During the run-in period, the NP customized condition-specific structured visit notes based on previous versions13 to address the Assessing Care of Vulnerable Elders-3 (ACOVE-3) quality indicators for the 5 chronic conditions14-18 and American College of Cardiology/American Heart Association heart failure guidelines.19 These note templates were designed to support Medicare documentation requirements and could be used for both initial and follow-up visits. The run-in period also allowed time for the NP to develop her practice style, familiarize herself with clinic operations, and build trust among the referring physicians while seeing patients together with her supervisor (BKK). The practice also developed condition-specific patient education handouts (based on published materials20 and other materials21) and referrals to local community resources, most of which were available to both intervention and control physicians.

Before the intervention period, physicians were first paired by patient volume; then 1 physician from each pair was selected by coin toss to be able to refer to the NP. Intervention physicians could refer only their primary care patients, not other physicians’ patients whom they might have seen while covering. Control physicians could not refer patients to the NP but were requested to indicate which patients they would have referred.

During the intervention period, the night before a physician’s scheduled clinic, practice staff clipped an additional sheet to each patient’s chart. Control physicians were asked to note which (if any) of the 5 conditions would have prompted referral of the patient for NP comanagement and the priority level for each “referred” condition (more than 1 condition could have the same priority level). Intervention physicians were asked to note whether they would like the patient to see the NP for any of the 5 conditions and the priority level for each referred condition. The clinic scheduler received completed forms and, in the case of intervention patients, arranged an appointment with the NP. The NP could order tests and treatments without approval from the patient’s geriatrician, but could obtain guidance if needed. The NP delegated certain tasks to clinic nurses, including orthostatic vital signs, urinalyses, bladder scans, and visual acuity measurement. Patient follow-up visits were scheduled by the NP as needed. After each visit, the NP e-mailed or faxed geriatricians a written assessment and plan; she handled more urgent issues via phone or pager.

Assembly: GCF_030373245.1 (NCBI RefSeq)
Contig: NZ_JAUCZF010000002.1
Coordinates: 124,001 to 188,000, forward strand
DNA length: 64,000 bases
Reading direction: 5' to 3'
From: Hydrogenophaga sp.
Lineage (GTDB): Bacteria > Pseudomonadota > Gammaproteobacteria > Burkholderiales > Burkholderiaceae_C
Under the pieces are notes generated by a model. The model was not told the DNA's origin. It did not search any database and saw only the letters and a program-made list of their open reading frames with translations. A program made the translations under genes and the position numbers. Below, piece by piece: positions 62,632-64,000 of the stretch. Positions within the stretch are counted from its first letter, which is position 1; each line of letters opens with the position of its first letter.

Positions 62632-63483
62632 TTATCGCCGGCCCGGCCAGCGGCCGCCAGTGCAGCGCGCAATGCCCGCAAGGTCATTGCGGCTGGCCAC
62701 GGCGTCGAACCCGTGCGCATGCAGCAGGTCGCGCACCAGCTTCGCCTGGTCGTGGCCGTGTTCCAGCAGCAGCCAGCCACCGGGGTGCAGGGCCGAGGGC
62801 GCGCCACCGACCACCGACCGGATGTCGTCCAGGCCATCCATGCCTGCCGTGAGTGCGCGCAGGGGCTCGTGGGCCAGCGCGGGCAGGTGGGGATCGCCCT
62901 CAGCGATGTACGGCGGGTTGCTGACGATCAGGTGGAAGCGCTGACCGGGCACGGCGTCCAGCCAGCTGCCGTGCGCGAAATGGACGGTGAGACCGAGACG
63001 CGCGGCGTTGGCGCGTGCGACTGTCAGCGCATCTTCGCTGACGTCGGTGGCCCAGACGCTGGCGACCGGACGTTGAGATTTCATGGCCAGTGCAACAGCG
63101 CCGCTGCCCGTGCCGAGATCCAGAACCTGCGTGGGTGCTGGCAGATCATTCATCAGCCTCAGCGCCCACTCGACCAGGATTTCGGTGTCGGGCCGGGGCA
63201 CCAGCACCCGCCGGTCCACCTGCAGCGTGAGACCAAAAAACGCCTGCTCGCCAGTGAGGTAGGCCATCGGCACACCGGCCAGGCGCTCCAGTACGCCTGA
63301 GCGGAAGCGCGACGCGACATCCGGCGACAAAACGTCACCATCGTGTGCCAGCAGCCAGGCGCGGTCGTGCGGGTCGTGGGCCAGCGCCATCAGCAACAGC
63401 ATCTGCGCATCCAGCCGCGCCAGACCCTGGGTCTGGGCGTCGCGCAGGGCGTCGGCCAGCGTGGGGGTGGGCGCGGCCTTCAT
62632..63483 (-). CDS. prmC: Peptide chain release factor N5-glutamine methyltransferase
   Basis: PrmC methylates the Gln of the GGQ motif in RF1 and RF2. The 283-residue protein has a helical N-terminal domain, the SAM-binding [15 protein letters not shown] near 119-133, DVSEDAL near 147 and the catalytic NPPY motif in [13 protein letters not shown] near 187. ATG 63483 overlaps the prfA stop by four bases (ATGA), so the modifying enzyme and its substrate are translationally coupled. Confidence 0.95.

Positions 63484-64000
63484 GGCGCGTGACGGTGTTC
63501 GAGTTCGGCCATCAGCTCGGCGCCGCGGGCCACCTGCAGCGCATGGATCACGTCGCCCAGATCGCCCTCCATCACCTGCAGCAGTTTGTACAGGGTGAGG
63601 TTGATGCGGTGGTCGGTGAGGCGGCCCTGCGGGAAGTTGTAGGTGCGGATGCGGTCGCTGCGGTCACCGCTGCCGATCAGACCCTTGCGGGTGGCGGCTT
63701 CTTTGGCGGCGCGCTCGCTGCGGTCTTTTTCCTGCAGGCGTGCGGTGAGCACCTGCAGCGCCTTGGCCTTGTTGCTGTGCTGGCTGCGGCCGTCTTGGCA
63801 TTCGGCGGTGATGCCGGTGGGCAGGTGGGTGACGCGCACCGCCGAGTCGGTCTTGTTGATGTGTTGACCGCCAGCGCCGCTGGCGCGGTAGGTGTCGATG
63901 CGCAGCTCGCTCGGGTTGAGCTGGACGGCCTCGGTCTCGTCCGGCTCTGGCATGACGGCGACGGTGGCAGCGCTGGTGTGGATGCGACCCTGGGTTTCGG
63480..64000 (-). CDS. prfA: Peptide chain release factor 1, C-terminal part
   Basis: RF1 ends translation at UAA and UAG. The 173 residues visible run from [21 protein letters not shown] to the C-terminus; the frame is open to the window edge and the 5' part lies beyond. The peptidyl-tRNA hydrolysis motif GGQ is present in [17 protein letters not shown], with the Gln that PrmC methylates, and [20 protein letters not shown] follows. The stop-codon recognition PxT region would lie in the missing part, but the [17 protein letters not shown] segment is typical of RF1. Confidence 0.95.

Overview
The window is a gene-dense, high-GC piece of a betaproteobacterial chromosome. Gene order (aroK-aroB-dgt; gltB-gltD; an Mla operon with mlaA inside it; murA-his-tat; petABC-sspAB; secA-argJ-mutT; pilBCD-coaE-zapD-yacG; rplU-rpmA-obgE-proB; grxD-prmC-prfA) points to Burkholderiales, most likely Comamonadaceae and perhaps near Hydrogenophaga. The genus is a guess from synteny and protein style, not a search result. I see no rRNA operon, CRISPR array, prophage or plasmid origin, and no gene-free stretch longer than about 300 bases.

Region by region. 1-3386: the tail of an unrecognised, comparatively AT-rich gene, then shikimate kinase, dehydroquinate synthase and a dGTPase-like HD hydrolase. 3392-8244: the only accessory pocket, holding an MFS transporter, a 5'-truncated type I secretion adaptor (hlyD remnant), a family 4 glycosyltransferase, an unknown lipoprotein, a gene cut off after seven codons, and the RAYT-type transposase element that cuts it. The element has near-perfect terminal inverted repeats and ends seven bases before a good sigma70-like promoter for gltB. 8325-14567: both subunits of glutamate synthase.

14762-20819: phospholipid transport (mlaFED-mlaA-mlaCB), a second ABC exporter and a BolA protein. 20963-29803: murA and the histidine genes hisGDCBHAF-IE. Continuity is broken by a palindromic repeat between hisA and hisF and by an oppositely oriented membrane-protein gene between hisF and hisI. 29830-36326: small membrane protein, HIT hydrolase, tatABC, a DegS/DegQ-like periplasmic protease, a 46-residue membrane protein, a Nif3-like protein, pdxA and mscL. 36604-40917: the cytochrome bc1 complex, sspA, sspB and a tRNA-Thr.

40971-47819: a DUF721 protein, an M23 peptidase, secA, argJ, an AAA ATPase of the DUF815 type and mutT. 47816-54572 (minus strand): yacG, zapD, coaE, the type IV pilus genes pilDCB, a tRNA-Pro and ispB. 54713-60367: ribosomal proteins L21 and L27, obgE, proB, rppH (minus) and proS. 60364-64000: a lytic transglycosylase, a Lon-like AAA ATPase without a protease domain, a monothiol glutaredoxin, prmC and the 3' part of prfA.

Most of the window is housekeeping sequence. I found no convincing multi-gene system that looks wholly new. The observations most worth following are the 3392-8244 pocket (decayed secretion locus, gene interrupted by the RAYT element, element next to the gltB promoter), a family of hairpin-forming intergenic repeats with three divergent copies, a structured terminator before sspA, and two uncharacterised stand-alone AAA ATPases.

The project was introduced at a faculty meeting in September 2006, with follow-up by BKK (the clinical champion) to reinforce the importance of referrals. In February 2007, one pair of high-volume physicians switched roles, with the intervention physician switching to the control group and vice versa, because the physician originally assigned to the intervention group was not referring patients to the NP. This switch was made to increase the number of NP referrals.